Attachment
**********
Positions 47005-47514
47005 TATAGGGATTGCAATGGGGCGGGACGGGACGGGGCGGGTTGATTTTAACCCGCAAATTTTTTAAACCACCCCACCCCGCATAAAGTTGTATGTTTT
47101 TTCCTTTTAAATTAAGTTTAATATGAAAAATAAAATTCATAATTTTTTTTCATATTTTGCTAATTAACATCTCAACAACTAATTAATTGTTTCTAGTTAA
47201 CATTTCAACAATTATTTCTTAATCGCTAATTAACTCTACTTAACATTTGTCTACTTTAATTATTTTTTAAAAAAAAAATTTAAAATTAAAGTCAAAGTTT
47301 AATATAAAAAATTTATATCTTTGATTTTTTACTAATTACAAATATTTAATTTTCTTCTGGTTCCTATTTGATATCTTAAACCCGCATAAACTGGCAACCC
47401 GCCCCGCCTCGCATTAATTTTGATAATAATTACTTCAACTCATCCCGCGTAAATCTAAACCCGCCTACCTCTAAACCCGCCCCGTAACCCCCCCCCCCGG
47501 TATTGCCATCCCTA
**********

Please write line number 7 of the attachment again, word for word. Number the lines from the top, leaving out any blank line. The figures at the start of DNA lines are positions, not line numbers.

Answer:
47501 TATTGCCATCCCTA